In January 2017, HQPOCRU conducted another review of Bao's detention, and on January 24, 2017, HQPOCRU issued a “Decision to Continue Detention, ” which noted that Bao had entered the United States without permission, failed to voluntarily depart, and then been convicted of a felony.[6] The decision reiterated that DHS was working to obtain a travel document and expected that such document would be provided by China.

         Bao has no appeals pending, and there is no impediment to his removal to China, other than China's willingness to provide a travel document.

         On November 4, 2016, Bao, proceeding pro se, filed the subject petition [#1], which purports to assert five separate claims: 1) “constitutional framework” (He contends that he is not dangerous, is not a flight risk, and cannot be removed, therefore his continued detention violates “substantive and federal due process”); 2) “procedural due process violation” (He contends that his “continued indefinite detention without a hearing” violates his right to procedural due process); 3) “substantive due process violation” (He contends that his detention violates substantive due process because he is neither a flight risk nor a danger to the community); 4) “detention in violation of the statute and regulations” (He contends that his continued detention violates 8 U.S.C. § 1231); and 5) “abuse of discretion” (He contends that on July 12, 2016, the Government conducted a “90-day custody review, ” and decided to keep him in custody “without rational justification and based on a legally insufficient standard.”).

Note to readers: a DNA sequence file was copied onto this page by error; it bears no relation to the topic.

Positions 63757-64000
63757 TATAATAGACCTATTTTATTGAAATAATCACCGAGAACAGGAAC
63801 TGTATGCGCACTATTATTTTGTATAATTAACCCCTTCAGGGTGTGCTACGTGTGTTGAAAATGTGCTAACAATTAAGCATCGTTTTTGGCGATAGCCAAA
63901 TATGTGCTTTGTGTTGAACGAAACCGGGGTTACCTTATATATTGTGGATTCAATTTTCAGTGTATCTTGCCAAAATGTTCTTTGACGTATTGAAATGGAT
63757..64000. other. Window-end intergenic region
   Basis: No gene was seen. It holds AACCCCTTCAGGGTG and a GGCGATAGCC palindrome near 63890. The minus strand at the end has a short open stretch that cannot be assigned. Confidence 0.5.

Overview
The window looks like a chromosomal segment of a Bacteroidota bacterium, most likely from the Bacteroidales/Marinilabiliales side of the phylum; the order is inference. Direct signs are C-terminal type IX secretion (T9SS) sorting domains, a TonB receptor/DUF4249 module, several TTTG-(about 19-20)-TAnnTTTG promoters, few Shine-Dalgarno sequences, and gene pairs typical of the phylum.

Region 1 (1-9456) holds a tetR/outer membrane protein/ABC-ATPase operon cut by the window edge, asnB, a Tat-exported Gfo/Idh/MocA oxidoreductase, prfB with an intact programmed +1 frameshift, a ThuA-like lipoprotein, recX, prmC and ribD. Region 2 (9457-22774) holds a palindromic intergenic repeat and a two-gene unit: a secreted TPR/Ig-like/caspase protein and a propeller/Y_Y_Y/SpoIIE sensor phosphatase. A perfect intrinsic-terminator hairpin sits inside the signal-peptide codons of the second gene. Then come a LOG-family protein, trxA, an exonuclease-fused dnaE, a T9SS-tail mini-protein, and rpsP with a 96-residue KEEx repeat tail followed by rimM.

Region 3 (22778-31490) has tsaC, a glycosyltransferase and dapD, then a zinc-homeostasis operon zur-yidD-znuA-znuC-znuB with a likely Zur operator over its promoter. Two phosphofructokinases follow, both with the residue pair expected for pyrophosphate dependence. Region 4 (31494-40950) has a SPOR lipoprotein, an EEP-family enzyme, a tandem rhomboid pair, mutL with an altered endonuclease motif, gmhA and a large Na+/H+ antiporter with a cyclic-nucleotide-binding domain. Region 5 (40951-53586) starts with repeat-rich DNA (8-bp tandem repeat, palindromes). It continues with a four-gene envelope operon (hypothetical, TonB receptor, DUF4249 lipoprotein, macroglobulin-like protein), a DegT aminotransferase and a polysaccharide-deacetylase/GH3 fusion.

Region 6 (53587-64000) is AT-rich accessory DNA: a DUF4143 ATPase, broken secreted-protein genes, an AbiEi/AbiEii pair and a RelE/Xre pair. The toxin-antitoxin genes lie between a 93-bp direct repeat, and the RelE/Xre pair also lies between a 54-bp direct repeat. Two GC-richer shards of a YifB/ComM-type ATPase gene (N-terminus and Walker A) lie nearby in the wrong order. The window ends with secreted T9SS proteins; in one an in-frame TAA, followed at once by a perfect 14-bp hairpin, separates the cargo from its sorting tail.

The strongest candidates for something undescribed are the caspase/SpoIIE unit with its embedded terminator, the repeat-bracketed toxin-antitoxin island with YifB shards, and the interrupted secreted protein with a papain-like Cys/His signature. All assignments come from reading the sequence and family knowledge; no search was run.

The Court observes that several of these claims are duplicative. In particular, claims one-through-three are really just variations of a single claim, namely, that Bao's continued detention beyond six months violates his right to procedural due process and substantive due process.[7] Similarly, claims four and five both allege that Respondents violated 8 U.S.C. § 1231 by failing “to conduct a thorough review of Bao's eligibility for release/parole after 90 days . . . or 180 days, ” and instead issue “rubberstamp denials” that were “without rational justification and based on a legally insufficient standard.” Accordingly, the five claims in the petition really boil down to just two claims: 1) Bao's continued detention, beyond six months, when there is no likelihood that he will be removed to China, violates his federal procedural- and substantive-due process rights; and 2) Respondents violated 8 U.S.C. § 1231 by failing “to conduct a thorough review of Bao's eligibility for release/parole after 90 days . . . or 180 days” and by failing to apply the proper standards.